Improving capacity and quality can help future ready your program

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Information about Improving capacity and quality can help future ready your program
Business & Mgmt

Published on March 19, 2014

Author: Genpactltd

Source: slideshare.net

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The last four decades have seen survival rates for most major cancers markedly improve even as incidence rates have climbed. Such progress is widely attributed to an increased focus on early detection and intervention, particularly with cancers deemed highly “curable” if detected early. Also, many more end-stage cancers today are being rendered manageable for years or even decades, where previous generations of patients with similar diagnoses were given significantly shorter prognoses. With this success comes a host of new needs, mainly in the form of capacity and quality. Timely, affordable, quality care is the great challenge ahead. If this challenge is to be adequately met, community cancer centers need to play a greater role than ever.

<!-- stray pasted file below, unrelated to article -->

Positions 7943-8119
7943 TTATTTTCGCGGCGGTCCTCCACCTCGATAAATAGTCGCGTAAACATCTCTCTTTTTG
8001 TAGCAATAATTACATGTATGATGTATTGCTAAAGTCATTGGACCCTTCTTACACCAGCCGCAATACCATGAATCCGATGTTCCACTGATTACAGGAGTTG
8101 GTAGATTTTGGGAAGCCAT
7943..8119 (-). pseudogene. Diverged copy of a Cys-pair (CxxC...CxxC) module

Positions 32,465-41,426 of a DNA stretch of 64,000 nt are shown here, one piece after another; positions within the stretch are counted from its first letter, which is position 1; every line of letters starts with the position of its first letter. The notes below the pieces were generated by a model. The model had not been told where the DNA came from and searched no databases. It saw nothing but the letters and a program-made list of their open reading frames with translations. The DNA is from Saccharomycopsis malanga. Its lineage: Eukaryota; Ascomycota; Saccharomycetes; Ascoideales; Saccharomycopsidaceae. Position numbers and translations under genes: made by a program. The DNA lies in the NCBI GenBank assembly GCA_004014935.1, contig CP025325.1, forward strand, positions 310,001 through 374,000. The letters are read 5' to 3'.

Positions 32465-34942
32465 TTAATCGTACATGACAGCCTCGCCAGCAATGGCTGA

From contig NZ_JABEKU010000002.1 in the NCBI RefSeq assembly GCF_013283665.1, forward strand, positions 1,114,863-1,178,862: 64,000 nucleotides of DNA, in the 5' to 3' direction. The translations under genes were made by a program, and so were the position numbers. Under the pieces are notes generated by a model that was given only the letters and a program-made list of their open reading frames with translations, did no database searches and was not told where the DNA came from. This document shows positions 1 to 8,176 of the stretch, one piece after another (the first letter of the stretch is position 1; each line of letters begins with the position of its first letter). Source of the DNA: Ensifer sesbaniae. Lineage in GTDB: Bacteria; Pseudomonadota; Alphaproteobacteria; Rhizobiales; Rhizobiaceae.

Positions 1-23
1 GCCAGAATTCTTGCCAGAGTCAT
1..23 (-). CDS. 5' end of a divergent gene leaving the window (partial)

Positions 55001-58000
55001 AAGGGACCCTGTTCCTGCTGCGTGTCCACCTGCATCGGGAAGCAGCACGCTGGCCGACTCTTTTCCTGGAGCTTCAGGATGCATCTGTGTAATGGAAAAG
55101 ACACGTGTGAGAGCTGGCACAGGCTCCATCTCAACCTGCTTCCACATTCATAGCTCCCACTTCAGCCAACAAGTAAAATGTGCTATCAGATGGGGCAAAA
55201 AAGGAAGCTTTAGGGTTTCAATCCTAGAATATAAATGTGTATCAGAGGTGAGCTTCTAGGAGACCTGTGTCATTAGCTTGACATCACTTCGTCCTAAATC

Improving Capacity & Quality Can Help“Future Ready” BY NORMA FERDINAND ELIZABETH HORENKAMP, MD RAJ MATTHEW BALA VERMA Your Program T he last four decades have seen survival rates for most major cancers markedly improve even as incidence rates have climbed. Such progress is widely attributed to an increased focus on early detection and intervention, particularly with cancers deemed highly “cur- able” if detected early. Also, many more end-stage cancers today are being rendered manageable for years or even decades, where previous generations of patients with similar diagnoses were given significantly shorter prognoses. With this success comes a host of new needs, mainly in the form of capacity and quality. Timely, affordable, quality care is the great challenge ahead. If this challenge is to be adequately met, community cancer centers need to play a greater role than ever. 42 OI | September–October 2013 | www.accc-cancer.org